Trauma and Mental Health Treatment Increase Time in Placement for Justice-Involved Girls
Girls who accessed mental health services and/or violated probation were more likely than boys in the same situations to be removed from their homes by the juvenile justice system, according to a recent study by NCCD senior researcher Erin Espinosa, PhD. Espinosa co-authored an article on the study published in Youth Violence and Juvenile Justice earlier this month. The study also found that, once removed, girls also spent more time in out-of-home placement than boys and that having received public mental health treatment and/or having experienced a traumatic event slowed girls’ release from placement while severity of offense slowed release for boys.
Learn more about the article, titled “Youth Pathways: Evaluating the Influence of Gender, Involvement With the Public Mental Health System, Perceived Mental Health Need, and Traumatic Experiences on Juvenile Justice System Processing,” here. Dr. Espinosa will present a webinar on the study’s findings in the coming months.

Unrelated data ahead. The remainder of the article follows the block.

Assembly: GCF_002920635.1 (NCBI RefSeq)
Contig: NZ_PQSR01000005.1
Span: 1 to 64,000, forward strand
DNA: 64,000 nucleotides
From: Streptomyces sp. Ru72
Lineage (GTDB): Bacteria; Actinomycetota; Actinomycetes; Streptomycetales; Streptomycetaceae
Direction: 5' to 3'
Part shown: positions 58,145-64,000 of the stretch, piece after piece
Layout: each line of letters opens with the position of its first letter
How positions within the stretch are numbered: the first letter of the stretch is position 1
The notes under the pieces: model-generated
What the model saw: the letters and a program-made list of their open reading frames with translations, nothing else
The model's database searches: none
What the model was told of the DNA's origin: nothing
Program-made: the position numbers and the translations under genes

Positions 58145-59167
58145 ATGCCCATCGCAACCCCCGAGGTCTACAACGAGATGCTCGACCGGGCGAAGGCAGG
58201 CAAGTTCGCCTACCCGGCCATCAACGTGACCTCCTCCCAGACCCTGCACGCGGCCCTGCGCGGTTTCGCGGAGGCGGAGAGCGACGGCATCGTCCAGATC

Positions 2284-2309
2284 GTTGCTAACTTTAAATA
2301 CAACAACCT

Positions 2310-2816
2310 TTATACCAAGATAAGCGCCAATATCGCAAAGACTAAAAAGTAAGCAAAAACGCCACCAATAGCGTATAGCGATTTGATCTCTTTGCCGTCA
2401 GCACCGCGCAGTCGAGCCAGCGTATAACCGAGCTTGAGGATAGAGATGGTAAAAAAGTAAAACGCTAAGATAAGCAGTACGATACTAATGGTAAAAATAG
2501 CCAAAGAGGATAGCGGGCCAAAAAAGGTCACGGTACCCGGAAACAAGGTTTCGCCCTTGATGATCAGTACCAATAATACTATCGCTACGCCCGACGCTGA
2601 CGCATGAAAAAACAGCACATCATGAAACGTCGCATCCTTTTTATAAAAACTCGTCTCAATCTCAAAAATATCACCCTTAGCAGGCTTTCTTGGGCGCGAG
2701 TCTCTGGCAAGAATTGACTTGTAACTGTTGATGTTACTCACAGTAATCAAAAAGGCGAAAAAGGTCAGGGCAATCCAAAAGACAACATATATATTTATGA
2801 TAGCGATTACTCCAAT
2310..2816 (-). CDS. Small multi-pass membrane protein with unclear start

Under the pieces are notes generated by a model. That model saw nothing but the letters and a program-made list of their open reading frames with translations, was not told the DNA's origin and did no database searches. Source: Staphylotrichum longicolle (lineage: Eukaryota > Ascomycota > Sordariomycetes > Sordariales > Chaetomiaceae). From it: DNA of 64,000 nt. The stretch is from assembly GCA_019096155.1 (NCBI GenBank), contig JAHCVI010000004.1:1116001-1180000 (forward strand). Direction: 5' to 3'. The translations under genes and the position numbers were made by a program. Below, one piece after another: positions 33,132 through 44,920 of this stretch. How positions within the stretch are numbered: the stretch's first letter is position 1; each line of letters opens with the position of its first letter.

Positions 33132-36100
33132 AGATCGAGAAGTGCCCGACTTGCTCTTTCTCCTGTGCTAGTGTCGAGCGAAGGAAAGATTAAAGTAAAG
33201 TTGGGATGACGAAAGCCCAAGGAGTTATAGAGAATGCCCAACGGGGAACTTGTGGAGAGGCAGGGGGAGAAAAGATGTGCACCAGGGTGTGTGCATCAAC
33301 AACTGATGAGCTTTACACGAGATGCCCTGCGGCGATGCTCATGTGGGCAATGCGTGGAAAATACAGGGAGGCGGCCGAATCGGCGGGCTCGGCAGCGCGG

Sarah Koenig Sheds Light on Making of Serial
Sarah Koenig—a household name for many podcast enthusiasts—received a 2019 Media for a Just Society Award for the third season of Serial. Her new blog post goes “behind the scenes” of Serial Season 3 and describes her thoughts on the criminal justice system after spending more than a year reporting from the Justice Center in Cleveland, Ohio. Read Koenig’s post here, and watch for more blog posts written by Media for a Just Society finalists and winners on our website.
New Resources Show Progress Toward a Healthier Youth Justice System
NCCD and the Positive Youth Justice Initiative (PYJI) are partnering to show how PYJI-supported community-based organizations in 11 California counties are accelerating a statewide movement to transform the youth justice system. Based on findings from NCCD’s evaluation of PYJI, four briefs
illustrate how supporting communities to strengthen local infrastructure for organizing and advocacy is key to moving toward a better youth justice system. PYJI is funded by Sierra Health Foundation, The California Endowment, The California Wellness Foundation, and Zellerbach Family Foundation.